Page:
Abby Michaud doesn’t like mornings. She hates Mondays. Above all, she abhors parking tickets.
So when she emerged from her St. Paul apartment on a recent Monday to find a parking ticket slapped on her windshield, it was a triple bummer.
She was already in a foul mood, and the last person she wanted to see was the parking enforcement officer who had written the citation. But just as she hopped in her car with the ticket still affixed to her windshield, there he was. He came screeching around the corner and started waving frantically to get her attention.
Michaud stopped and gave him a scowl, expecting to have an unpleasant conversation.
“I thought he was going to yell at me for moving my car without taking the ticket off,” Michaud said.
Before the officer could say a word, Michaud shouted at him and in a snarky tone informed him that she would take the ticket off the car as soon as she could repark it.
“I was annoyed, and I needed to go,” Michaud said. “I was less than polite.”
The officer, however, was no heavy-handed parking enforcer. He smiled and uttered the words that Michaud said stopped her in her tracks: “I’m sorry. There has been a mistake. I’m going to take this back.”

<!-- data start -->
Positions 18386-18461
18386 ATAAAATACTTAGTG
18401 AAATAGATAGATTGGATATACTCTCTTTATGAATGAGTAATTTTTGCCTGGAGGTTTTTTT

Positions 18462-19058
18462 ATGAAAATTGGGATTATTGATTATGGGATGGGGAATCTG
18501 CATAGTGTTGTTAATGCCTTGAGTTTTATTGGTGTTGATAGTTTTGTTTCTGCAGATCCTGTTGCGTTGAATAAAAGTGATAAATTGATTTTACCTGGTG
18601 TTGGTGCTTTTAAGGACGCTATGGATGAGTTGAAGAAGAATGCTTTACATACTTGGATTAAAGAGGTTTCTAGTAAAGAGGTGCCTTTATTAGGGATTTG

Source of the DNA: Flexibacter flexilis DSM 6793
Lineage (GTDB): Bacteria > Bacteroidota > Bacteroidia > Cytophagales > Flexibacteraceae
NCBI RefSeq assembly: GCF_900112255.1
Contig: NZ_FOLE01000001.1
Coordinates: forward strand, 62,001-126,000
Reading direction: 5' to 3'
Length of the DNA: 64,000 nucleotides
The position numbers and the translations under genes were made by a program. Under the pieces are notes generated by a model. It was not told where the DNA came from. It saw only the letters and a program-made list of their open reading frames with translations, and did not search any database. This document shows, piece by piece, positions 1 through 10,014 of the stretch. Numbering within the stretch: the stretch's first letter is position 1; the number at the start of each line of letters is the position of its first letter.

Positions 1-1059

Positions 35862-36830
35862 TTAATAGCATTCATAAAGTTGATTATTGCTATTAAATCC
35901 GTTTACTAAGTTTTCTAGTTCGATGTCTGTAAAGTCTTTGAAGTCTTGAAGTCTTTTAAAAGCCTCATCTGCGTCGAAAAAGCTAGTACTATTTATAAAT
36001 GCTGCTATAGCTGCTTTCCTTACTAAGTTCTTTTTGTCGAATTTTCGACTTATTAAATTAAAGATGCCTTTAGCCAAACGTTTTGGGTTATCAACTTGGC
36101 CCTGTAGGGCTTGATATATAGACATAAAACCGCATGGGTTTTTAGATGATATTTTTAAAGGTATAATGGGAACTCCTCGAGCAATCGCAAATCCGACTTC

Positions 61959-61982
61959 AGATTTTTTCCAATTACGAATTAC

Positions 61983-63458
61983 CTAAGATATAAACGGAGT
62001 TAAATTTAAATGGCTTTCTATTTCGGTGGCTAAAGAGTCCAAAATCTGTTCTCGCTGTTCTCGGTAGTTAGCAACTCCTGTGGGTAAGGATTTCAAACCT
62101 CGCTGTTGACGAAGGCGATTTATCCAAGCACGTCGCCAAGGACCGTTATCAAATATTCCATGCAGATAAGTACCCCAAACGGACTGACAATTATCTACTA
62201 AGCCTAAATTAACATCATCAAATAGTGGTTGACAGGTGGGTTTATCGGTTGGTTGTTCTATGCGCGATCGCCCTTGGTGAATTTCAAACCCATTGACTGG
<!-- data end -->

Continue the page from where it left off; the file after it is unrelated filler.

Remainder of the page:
Michaud is no stranger to parking tickets. She has amassed her share over the years but is proud that she has endured snow emergencies without getting ticketed or towed.
As for this ticket, she arrived home late on a Sunday night and parked on Dale Street between Summit and Grand Avenues. In the darkness, she didn’t see a temporary sign banning parking from 7 to 10 a.m. June 17 because crews were going to do tree work.
Just after 8:30 a.m., Michaud walked to her car and saw the citation along with the tow-away zone sign.
The officer dutifully wrote the ticket, but moments later he returned to the scene and did the unimaginable. He rescinded it, saying the sign was incorrect and tree work was not scheduled.
That brought a smile to Michaud’s face and caused her to tweet: “I just had a parking enforcement officer chase me down, take my parking ticket back and apologize. Best Monday of my life.”
Michaud experienced the rarity of rarities. In 2012, officers in St. Paul wrote 99,796 parking violations. In just 273 cases were the tickets canceled, according to Sgt. Paul Paulos of the St. Paul Police Department.
Smiling, Michaud left to run an errand. When she returned home before 10 a.m., tree work was underway right near the sign.
Michaud hasn’t been as fortunate in the past. She recalled once running up to her car as an officer was giving her a ticket. She pleaded her case, but it fell on deaf ears. “It’s already written,” the officer told her. “They are usually just ruthless,” she added.
Michaud regrets that she didn’t get the name of the officer who spared her fine. “I want to send him a thank-you note,” she said. “He could have let this go. I will do something great with the $30 I just saved.”
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